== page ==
‘Cocaine Cowboy’ actor attacked on the road. ‘This story couldn’t get any more Miami’

Stephen G. Anthony as Sergeant Singleton and Nicholas Richberg as Lt. Diaz work to get information from Yancey Arias as Jorge ‘Rivi’ Ayala in the Miami New Drama world premiere of ‘Confessions of a Cocaine Cowboy.’
Stephen G. Anthony as Sergeant Singleton and Nicholas Richberg as Lt. Diaz work to get information from Yancey Arias as Jorge ‘Rivi’ Ayala in the Miami New Drama world premiere of ‘Confessions of a Cocaine Cowboy.’

Miami Beach documentarian Billy Corben, playwright Aurin Squire and Miami New Drama artistic director Michel Hausmann have put together one hell of a Miami crime story on the Colony Theatre stage.

One might think the team’s “Confessions of a Cocaine Cowboy” couldn’t be more of an only-in-Miami story as it tells the tale of the drug wars that turned the streets of Miami into dangers zones in the late-1970s and 1980s.

But for the play’s co-star, Carbonell Award-winning actor Nicholas Richberg, his unwelcome adventure on the MacArthur Causeway on Sunday night could equal to what played out on stage.

Richberg, who plays Cuban-American Miami-Dade Police Lt. Diaz in the comedy-drama, said he was leaving the Beach after his performance in “Cocaine Cowboy” Sunday night. He, and wife, Lisa, were in separate cars heading west on the MacArthur at about 8:30 p.m. when he heard the tell-tale sound of brakes screeching behind him.

A white Range Rover then hit a BMW that was driving behind Richberg, and the collision caused the BMW to hit his wife’s SUV. Several other cars were also hit.

Richberg got out of his car to check on his wife, Lisa. She was OK.

The driver then put his Range Rover into reverse and hit Richberg’s car.

Next, Richberg said another Range Rover, this one black, pulled up to the crash scene. The driver of that black Range Rover got out and went up to the white Range Rover.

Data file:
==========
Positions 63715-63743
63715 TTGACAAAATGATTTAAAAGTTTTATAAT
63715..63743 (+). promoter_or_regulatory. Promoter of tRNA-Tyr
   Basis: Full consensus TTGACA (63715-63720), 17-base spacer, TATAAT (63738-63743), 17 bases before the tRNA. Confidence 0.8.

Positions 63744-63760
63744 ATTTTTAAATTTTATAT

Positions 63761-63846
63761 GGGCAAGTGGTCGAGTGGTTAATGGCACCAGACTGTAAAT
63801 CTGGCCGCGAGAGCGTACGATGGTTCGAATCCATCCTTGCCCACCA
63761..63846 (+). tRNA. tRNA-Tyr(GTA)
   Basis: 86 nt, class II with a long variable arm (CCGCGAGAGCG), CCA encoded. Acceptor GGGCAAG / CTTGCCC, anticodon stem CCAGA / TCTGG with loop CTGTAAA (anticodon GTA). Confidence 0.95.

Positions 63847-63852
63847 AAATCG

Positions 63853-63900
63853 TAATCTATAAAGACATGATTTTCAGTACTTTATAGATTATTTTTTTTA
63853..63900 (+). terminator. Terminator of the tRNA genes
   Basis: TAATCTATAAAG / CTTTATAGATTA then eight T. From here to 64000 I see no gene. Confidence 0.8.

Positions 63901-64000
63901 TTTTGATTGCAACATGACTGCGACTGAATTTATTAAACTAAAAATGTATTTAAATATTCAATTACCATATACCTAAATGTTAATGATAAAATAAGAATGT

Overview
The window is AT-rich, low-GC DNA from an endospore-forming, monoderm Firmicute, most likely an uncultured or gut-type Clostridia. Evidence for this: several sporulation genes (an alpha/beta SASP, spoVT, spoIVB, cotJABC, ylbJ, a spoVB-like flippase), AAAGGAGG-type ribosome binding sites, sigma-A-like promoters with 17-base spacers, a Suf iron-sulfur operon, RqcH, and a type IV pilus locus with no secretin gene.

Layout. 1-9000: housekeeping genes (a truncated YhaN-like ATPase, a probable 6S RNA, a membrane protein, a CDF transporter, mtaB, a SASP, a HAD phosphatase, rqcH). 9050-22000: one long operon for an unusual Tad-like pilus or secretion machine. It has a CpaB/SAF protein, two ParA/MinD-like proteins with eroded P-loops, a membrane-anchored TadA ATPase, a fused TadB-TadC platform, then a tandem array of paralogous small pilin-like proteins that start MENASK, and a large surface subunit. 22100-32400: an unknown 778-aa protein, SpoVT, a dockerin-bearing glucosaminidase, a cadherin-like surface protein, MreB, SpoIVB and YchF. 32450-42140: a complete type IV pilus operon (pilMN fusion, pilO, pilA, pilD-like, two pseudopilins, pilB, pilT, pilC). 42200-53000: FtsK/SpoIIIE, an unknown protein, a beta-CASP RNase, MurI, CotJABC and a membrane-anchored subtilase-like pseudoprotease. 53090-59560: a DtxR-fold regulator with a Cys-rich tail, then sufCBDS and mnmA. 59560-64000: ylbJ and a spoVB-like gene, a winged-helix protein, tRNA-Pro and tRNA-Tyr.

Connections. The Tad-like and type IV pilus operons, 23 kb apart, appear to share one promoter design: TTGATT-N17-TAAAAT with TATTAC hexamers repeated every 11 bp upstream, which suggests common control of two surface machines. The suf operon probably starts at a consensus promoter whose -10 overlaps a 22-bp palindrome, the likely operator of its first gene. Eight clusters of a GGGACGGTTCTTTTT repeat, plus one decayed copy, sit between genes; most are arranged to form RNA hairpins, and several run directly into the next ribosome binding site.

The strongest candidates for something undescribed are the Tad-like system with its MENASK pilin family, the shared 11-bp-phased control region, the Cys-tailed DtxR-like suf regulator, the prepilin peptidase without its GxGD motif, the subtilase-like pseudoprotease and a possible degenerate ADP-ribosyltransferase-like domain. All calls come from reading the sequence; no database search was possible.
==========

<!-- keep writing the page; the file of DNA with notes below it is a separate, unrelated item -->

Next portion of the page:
“I saw him rip the tag off and then I turned around to talk to 911,” Richberg told the Miami Herald on Tuesday.

That’s when Richberg saw stars. The driver of the black Range Rover punched him in the back of the head and Richberg went down. “According to the witness. I didn’t see it happen.”

But Richberg, 40, is still feeling the effects.

He has a ruptured ear drum and a fractured finger. A doctor at Mercy Hospital’s emergency room told Richberg the cellphone he was carrying could have punctured his ear from the impact of the punch.

After Richberg was socked in the head, both drivers took off.

Richberg and the driver of the BMW went to Mercy Hospital together.

“The driver of the BMW couldn’t put weight on his leg so I drove him once we were done with the police, which took almost two hours sitting on the side of the MacArthur. We thought Mercy would be quieter, but of course realized it’s the closest to Ultra,” Richberg said Tuesday, with a chuckle.

“My first thought was for his and Lisa’s health and safety,” said Billy Corben, who cowrote “Confessions of a Cocaine Cowboy” based on his popular 2006 documentary, “Cocaine Cowboys” and its sequels. “After I heard from him and got the whole story, my second thought was: Because Miami. He’s OK, all things considered.

“Nick took the driver of the car that was directly hit, and spun into them, to the ER where they sat till 2 a.m. with all the kids from Ultra. As if the story couldn’t get any more Miami,” Corben, 40, added.

Richberg will return to the stage in time for the next performance on Thursday. The play wraps its well-reviewed run after Sunday’s matinee. The crew will have to accommodate Richberg’s injuries.

“I’m doing all right,” Richberg said. “My eardrum and hearing should heal eventually. They’re going to check it in two months. And my finger needs to be in a splint for a while but will also be fine. I go back to the show tomorrow. So we’ll have to make some adjustments for my quick changes, etc.

“I almost wish they had punched me in the face.,” he said “It would have been less disturbing. But it could have been much worse.”

Miami Beach police are still investigating. Police spokesman Ernesto Rodriguez said “some progress has been made” but declined to go into details because he said he hasn’t seen the official reports.

The original white Range Rover that set the events into motion was left behind, along with some personal effects inside, Richberg said. The tag is missing, having allegedly been removed by the other driver, but a VIN, if that remains attached to the vehicle, could help in the investigation.

“Anything to get the file to the top of the pile,” Richberg said hopefully.

Miami Beach police are asking for the public’s help. If you have any information, call Miami-Dade Crime Stoppers at 305-471-8477.

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